IVO GOLDSTEIN: Yugoslavia as a country after [the] Tito-Stalin split in 1948 started a relatively fast process of industrialization, economic development, and what is even more important, democratization in certain aspects and liberalisation. It was, of course, very, I would say, a modest or timid democratisation, liberalization but still Yugoslavia within 5, 10, 20 years was becoming so much different from any other Eastern European country that from the eyes of Eastern Europeans, Russians, and the others it was seen as a part of the Western world.
Yugoslavs in those times were able to travel, they had passports, they could reach Western Europe without a visa. Sometimes around, ‘66, ‘65-‘66 and in the second half of the 60s, about one million Yugoslavs, out of 20-22 million left the country, started to work mostly in Germany as so-called Gastarbeiter. At that time, generally, they were thinking that they will go back home. Many of them went back home, we don’t know how many, but many of them went back but I think many more stayed in Germany and other Western countries. And the ties between those countries and Yugoslavia was [sic] extremely strong throughout [the] 60s, 70s, 80s.
What is so important to understand in that Yugoslavia: Yugoslavia was doing well in the 50s and in the 60s. That liberalisation and democratization was giving results. Yugoslavia was open to the west, Yugoslavia was open to the east, Yugoslavia was transferring, being some kind of shortcut between the East and the West, being open to both divided worlds, divided with the Iron Curtain. So we made a lot of profit. We had companies, which were very strong, which were able to work in the East, in the Arab and Muslim countries. For the Western companies, some countries were closed, so Yugoslavia was profiting out of that.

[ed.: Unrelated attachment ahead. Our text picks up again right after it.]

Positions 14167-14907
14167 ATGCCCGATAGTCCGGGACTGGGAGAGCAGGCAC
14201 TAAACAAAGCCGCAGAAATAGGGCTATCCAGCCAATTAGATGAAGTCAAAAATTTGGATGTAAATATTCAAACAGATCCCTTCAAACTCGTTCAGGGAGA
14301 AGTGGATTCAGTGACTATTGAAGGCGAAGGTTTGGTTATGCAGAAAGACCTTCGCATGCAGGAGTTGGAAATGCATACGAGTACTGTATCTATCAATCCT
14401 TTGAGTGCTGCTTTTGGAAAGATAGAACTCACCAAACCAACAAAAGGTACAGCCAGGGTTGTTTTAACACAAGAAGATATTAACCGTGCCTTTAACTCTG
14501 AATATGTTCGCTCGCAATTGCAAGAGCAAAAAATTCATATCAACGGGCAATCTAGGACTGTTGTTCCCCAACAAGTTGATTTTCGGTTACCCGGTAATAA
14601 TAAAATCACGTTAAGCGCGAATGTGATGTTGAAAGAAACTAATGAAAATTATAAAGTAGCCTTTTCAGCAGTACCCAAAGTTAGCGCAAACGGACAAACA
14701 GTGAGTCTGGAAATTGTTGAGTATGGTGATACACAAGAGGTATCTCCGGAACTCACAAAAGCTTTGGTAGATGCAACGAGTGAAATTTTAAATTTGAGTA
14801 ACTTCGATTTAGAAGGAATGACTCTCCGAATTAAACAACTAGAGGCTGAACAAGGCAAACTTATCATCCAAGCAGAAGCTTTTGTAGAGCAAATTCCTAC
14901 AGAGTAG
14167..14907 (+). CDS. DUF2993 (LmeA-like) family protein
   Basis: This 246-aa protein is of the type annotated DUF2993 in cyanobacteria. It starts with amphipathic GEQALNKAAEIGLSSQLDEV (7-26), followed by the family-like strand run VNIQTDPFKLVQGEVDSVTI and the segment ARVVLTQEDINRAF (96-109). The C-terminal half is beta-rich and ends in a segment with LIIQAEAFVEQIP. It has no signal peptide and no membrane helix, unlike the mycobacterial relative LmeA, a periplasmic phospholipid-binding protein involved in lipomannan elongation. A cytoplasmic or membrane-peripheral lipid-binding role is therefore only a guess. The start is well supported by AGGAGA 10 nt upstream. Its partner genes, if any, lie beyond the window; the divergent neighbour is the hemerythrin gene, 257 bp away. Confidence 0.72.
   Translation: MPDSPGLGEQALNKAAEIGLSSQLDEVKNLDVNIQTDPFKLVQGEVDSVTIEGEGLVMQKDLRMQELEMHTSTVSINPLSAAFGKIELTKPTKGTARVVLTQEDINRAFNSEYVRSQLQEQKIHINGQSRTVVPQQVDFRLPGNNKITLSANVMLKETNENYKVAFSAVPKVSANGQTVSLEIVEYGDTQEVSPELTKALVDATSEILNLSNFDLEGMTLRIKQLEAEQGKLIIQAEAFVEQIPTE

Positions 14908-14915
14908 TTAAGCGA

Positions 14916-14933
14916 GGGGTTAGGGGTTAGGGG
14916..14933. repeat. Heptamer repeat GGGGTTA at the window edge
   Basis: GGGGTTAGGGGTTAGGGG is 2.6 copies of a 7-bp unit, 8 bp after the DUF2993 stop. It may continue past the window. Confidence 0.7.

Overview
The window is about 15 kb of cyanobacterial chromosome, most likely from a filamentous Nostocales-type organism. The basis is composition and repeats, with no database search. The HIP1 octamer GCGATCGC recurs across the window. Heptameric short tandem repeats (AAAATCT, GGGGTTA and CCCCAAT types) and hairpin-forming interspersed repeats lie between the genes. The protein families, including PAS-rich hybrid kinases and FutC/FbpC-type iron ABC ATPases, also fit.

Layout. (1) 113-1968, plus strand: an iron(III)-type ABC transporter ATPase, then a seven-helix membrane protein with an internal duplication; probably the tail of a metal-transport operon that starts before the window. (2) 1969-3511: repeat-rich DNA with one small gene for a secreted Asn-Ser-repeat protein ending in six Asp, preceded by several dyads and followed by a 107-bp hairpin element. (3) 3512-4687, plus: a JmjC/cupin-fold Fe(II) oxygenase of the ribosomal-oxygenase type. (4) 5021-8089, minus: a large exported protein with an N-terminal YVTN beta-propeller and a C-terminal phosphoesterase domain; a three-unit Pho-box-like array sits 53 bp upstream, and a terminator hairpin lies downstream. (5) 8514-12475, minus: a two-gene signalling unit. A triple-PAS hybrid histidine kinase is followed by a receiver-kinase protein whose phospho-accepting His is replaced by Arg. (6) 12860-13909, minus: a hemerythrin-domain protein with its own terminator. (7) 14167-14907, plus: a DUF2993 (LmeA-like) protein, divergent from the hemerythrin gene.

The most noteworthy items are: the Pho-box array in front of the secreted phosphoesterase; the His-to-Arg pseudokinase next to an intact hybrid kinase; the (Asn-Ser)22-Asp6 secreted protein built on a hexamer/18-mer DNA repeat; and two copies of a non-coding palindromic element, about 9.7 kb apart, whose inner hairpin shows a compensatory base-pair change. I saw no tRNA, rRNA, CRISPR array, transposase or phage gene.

In the 50s, in the 60s, and in the 70s, Yugoslavia was passing through the quickest economic development, economic and social development. It was not only that [the] economy was growing nine or ten percent of GDP growth per year. It was a dramatic change, a dramatic development and modernization. And it was social modernization because before that, after the Second World War, Yugoslavia was mostly [a] rural country. And in that 20 or 30 years, also in the 70s, it became mostly [an] urban country.
So that was really a change, which we didn’t witness in any other period before that and after that, after the split of Yugoslavia, no. It was, of course, due to the world economy, which was also in those periods very rapidly growing. Only Japan had so quick growth as Yugoslavia in those periods.
So Yugoslavia was [a] well-organized country, well-organized state in those times but only for that time. In the 70s, and particularly in the 80s, Yugoslav leadership, including Tito until his death and then his successors, didn’t find adequate answers to the challenges with which they were confronted.
Under the surface of this relative[ly] calm atmosphere, relative[ly] stable situation, there were tensions, national tensions, economic tensions, first of all, due to the incapability of [the] Yugoslav regime at the beginning of the 70s to face all the challenges and to make certain reforms which were needed for further development.
Why I’m saying that: because these reforms were step by step democrati[zi]ng [sic] the Yugoslav society. Sometimes at the end of the 60s, they reached the point, in which the question was posed, whether we can challenge the monopole [sic] have the power in the hands of the communists.